KUALA LUMPUR: Malaysia's central bank slashed its 2021 economic outlook due to a resurgence in COVID-19 infections and new lockdown measures, even as the economy grew more quickly than expected on an annual basis in the second quarter.
Malaysia's economy grew 16.1 per cent from a pandemic-induced slump a year ago, helped by an improvement in domestic demand and robust exports, and beating expectations for 14.3 per cent growth in a Reuters poll of economists.
But the central bank expected the economy to expand between 3 and 4 per cent in 2021, cutting its full-year forecast from the 6 to 7.5 per cent growth projected in March, Bank Negara Malaysia said in a statement.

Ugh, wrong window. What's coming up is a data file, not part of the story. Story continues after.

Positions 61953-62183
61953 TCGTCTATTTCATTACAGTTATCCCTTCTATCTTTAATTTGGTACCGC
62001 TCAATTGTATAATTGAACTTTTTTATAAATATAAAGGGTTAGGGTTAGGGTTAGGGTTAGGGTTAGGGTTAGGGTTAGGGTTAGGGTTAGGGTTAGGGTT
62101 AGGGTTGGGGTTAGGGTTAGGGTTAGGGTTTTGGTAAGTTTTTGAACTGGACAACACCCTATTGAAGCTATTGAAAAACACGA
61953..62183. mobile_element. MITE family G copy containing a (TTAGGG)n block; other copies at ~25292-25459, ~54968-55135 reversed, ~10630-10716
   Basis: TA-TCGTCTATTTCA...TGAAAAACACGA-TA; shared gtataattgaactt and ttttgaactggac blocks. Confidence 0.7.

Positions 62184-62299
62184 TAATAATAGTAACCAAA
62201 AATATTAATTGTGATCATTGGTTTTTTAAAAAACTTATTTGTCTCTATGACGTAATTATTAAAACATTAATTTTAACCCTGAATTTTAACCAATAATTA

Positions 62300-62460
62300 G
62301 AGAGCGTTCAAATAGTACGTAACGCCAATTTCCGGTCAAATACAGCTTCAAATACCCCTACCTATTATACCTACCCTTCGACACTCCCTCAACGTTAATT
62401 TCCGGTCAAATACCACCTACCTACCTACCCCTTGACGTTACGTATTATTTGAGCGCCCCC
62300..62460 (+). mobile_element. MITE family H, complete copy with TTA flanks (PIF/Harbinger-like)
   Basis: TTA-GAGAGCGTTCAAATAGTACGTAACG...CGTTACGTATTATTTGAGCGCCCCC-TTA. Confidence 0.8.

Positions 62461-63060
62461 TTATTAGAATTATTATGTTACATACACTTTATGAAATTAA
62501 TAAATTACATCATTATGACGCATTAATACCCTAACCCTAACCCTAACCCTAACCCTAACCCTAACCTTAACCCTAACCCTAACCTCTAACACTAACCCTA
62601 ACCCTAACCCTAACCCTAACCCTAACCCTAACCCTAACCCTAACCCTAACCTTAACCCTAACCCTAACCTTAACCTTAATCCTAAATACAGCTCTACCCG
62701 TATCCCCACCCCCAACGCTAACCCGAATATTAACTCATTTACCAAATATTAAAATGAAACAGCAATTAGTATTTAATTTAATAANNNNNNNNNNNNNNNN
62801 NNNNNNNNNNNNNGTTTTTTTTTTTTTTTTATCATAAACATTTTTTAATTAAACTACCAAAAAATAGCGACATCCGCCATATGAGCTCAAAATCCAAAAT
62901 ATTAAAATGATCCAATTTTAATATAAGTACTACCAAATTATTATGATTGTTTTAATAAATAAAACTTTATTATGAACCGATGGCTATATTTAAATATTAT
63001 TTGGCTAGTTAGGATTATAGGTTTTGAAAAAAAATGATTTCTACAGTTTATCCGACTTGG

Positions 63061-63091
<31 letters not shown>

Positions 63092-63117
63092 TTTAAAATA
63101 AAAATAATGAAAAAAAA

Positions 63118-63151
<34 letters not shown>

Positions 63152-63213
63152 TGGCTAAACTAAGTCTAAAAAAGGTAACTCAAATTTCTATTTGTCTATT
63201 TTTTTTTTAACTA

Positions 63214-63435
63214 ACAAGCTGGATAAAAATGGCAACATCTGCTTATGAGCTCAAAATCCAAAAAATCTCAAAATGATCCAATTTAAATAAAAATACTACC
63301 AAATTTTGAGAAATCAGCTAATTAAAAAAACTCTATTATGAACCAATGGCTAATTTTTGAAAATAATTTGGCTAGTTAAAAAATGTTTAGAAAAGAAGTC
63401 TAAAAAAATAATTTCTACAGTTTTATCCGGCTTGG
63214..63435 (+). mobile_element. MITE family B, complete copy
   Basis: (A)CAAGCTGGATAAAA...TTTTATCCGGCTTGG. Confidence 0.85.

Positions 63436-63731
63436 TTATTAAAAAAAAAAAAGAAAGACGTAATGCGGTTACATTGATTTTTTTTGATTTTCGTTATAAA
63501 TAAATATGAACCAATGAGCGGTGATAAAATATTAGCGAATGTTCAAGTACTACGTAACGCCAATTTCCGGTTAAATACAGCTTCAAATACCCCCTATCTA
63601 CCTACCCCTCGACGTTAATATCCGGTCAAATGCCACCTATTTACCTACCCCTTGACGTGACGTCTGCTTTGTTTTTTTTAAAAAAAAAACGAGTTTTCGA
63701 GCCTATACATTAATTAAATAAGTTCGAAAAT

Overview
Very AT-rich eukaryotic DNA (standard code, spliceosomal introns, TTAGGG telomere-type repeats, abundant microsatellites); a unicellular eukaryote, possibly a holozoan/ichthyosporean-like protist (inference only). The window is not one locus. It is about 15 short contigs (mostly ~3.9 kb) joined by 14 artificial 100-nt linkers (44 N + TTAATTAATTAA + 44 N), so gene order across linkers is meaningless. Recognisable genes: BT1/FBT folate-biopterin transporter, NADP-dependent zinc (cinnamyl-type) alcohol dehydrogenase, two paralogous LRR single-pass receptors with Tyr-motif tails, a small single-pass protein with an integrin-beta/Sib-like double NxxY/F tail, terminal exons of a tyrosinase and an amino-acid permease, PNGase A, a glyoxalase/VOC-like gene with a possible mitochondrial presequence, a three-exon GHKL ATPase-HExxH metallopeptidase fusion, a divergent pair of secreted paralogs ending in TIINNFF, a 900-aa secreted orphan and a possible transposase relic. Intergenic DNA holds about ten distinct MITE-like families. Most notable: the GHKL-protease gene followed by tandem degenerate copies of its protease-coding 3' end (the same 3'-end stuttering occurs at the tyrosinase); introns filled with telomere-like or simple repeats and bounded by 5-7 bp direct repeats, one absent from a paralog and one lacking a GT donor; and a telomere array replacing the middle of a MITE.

"Malaysia's growth recovery is expected to broadly resume in the later part of the second half of 2021 and improve going into 2022," BNM Governor Nor Shamsiah Mohd Yunus said in the statement.
The expected reopening of the economy would support a gradual recovery in the fourth quarter this year, with higher global growth and sustained policy support providing a further lift to economic growth, the central bank said.
Malaysia has seen a resurgence of COVID-19 infections due to the Delta variant of the coronavirus, seeing record-high levels of cases and deaths in recent weeks.
On Thursday, it reported a record 21,668 new coronavirus cases that took the total tally to more than 1.34 million.
Some form of lockdown has been in place since May, though essential businesses have been allowed to operate.
The recovery in the second quarter comes after gross domestic product shrank 17.1 per cent a year earlier, the worst contraction in over two decades, as Malaysia introduced its first set of lockdowns to curb the spread of COVID-19 in 2020.